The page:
Analysis from specialist exchange-traded product (ETP) provider Boost ETP suggests the usual advice to 'sell in May and go away...' will not cut short the rally in equities this year. Instead, it notes a recovery in the US economy could see money move out of dollar-denominated commodities and into 'attractively valued' stocks.
The old market adage 'sell in May and go away, come back on St Leger day' (the latter referring to the the world's oldest 'classic' horse race staged at Doncaster on the second Saturday of September) holds that there is a general pattern for the summer months to see weak markets as everyone packs up and goes on holiday.
Boost thinks such logic could proved flawed in 2013. It says: 'The underpinnings of the rally in equities has been improving macro fundamentals of the US economy, which is also undermining US dollar bearishness and thus the bullish case for safe haven commodity assets.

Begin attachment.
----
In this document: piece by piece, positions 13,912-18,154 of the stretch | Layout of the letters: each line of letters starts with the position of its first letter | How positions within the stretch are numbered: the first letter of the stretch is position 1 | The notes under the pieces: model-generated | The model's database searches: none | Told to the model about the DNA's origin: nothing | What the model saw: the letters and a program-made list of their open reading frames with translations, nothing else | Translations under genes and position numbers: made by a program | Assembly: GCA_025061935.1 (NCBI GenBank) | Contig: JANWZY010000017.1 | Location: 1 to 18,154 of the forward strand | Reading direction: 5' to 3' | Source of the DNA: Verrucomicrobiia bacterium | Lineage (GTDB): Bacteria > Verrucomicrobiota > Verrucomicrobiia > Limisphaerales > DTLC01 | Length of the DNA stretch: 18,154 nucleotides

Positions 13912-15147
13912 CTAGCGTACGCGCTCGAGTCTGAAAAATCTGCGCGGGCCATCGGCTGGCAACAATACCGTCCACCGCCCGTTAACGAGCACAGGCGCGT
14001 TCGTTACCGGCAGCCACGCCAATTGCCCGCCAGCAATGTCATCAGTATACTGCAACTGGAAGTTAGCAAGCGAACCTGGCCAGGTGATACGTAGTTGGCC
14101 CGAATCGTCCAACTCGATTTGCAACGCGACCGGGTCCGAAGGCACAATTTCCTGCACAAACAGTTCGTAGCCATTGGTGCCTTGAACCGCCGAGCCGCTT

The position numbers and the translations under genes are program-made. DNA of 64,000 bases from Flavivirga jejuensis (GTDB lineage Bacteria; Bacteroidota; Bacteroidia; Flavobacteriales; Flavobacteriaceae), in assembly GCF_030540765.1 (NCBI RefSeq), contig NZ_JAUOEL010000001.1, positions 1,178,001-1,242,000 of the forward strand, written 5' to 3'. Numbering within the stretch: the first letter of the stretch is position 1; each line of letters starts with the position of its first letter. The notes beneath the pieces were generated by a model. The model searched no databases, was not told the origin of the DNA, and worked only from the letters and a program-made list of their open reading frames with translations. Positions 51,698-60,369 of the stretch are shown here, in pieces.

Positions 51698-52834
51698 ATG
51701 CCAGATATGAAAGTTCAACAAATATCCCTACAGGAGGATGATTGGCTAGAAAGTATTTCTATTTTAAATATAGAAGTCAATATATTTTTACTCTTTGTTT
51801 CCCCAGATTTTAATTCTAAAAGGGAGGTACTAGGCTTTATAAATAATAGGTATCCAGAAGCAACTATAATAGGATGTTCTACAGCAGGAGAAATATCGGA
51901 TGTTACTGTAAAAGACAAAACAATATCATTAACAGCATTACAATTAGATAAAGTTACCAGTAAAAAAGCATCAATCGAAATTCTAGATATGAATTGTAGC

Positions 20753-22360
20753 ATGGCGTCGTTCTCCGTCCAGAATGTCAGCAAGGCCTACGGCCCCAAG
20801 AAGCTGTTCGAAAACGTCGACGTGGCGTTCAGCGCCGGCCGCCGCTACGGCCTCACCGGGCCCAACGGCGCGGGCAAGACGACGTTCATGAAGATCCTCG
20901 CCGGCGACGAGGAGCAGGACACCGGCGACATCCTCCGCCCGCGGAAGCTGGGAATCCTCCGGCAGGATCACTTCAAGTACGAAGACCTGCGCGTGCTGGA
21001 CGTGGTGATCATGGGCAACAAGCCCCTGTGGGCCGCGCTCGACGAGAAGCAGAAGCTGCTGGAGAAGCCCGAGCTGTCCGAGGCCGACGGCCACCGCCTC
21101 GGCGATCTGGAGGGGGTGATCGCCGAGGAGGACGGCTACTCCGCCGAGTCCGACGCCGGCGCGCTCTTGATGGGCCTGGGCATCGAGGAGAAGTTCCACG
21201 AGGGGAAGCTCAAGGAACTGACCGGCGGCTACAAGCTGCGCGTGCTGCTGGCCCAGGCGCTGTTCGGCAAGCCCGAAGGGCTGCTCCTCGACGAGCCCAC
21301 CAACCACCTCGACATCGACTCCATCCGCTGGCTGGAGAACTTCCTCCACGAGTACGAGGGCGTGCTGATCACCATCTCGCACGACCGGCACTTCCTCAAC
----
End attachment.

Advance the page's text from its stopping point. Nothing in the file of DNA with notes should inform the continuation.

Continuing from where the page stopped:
'As a result, the dissipating momentum in gold, silver and crude oil, the latter driven by the energy industry’s transformational shifts, reflects a broader asset allocation shift away from commodities towards risk assets, which continue to look attractively valued.'
Boost notes that many companies have liquid and strong cash-flow generating balance sheets, underpinning the long-term investment case for equities. It adds that US and UK shares, despite approaching or besting record highs, trade at a discount to their long-run average equity book valuations.
Data from commodity-focused ETP specialist ETF Securities, showing record inflows into short commodity products, offers evidence of negative sentiment towards this market. In the week ending 10 May it saw $48 million flow into its ETFS Daily Short Gold (SBUL) product, the highest weekly total on record, and $37 million into ETFS Daily Short Copper (SCOP), the second highest ever amount.
Shares examined the factors influencing copper and gold prices in our cover story last week. Click here to read the story.